The changes needed to truly eradicate systemic racism cut cross every sector, from health, to policing and incarceration, to housing and employment, to our public education system. We want to lift up one ray of hope in this dark moment: The Minneapolis Board of Education made an important step in that journey when it voted to sever its relationship with the Minneapolis Police Department (MPD), which until now had been the recipient of more than $1 million in education funds to put police officers in schools.
The widespread closure of public schools due to the COVID-19 pandemic have put a spotlight on their importance not just in educating children, but providing nutrition, mental and physical health support, and critical services to the neighborhoods and communities in which they’re located. But just because they’re closed doesn’t mean they’re not under attack: as we’ve seen happen in places like New Orleans and Puerto Rico some policymakers are using this crisis to push privatization in a moment when it’s more difficult than ever to mobilize students, parents, and educators against such an agenda. And across the country, well before the disaster of COVID-19, many communities were already suffering from the crisis of underfunded schools, racist school discipline and policing, and a systematic disinvestment of public services. Our public schools aren’t failing: they’re being failed.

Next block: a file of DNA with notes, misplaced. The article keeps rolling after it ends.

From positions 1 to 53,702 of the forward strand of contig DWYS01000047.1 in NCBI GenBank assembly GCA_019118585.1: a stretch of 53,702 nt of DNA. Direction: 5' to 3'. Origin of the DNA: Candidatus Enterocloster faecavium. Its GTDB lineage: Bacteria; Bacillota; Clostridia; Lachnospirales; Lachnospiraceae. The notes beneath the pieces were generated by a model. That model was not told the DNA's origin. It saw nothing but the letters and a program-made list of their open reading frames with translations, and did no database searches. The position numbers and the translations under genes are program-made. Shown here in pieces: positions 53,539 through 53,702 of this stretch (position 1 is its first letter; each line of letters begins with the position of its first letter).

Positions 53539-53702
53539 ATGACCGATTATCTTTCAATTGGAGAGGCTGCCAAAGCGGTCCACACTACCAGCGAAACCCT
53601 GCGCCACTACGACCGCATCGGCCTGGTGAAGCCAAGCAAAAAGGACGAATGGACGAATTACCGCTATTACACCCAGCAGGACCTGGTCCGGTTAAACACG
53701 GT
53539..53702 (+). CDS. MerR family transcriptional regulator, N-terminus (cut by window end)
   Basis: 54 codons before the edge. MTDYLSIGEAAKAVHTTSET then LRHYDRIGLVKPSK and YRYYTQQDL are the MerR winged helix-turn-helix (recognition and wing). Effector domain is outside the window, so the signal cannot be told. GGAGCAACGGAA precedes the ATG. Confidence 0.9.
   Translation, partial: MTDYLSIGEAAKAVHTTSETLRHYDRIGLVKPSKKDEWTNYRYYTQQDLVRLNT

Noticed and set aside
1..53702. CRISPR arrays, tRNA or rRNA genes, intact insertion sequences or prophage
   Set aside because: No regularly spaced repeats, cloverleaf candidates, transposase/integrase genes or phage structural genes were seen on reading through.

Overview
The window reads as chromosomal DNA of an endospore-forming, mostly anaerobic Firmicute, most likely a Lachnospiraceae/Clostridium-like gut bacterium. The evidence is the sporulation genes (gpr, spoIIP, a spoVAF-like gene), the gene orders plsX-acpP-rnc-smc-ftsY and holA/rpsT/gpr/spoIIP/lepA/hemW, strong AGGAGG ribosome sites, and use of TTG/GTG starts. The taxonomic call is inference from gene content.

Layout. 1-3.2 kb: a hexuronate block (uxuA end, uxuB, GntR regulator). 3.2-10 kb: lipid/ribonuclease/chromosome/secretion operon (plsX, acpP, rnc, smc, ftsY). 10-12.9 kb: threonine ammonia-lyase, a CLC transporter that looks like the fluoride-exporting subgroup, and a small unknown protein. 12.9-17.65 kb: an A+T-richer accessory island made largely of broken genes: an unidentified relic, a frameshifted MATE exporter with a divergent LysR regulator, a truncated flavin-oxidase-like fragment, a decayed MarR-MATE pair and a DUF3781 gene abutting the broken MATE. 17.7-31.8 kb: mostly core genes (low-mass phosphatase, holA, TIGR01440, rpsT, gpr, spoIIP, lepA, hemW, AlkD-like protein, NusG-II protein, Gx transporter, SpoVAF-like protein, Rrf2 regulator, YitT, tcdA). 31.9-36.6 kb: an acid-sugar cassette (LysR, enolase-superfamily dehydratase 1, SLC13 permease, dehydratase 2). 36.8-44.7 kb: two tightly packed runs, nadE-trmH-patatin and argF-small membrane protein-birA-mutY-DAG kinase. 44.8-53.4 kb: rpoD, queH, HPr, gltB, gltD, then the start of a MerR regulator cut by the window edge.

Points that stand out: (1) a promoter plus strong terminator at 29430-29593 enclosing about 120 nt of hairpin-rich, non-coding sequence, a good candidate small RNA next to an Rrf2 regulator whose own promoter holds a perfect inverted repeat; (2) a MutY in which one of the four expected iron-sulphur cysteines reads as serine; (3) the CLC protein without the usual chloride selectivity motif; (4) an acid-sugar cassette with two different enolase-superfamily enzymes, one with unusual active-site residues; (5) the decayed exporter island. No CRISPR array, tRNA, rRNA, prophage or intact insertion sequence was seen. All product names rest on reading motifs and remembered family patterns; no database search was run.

While we must be responsive in the here-and-now to the pressing need of mutual aid and the defense of our schools, this crisis is also an opportunity for us to reimagine public education from the ground up and build the social movements needed to make a more just and equitable public school system a reality. Every child deserves a well-funded sustainable community school that’s the beating heart of their neighborhood.
Join us for musical performances and a wide ranging conversation about the danger and hope of this moment from students, parents and educators, how people are forging new bonds through struggle, and what you can do to make sure we emerge from the crisis stronger than we entered it.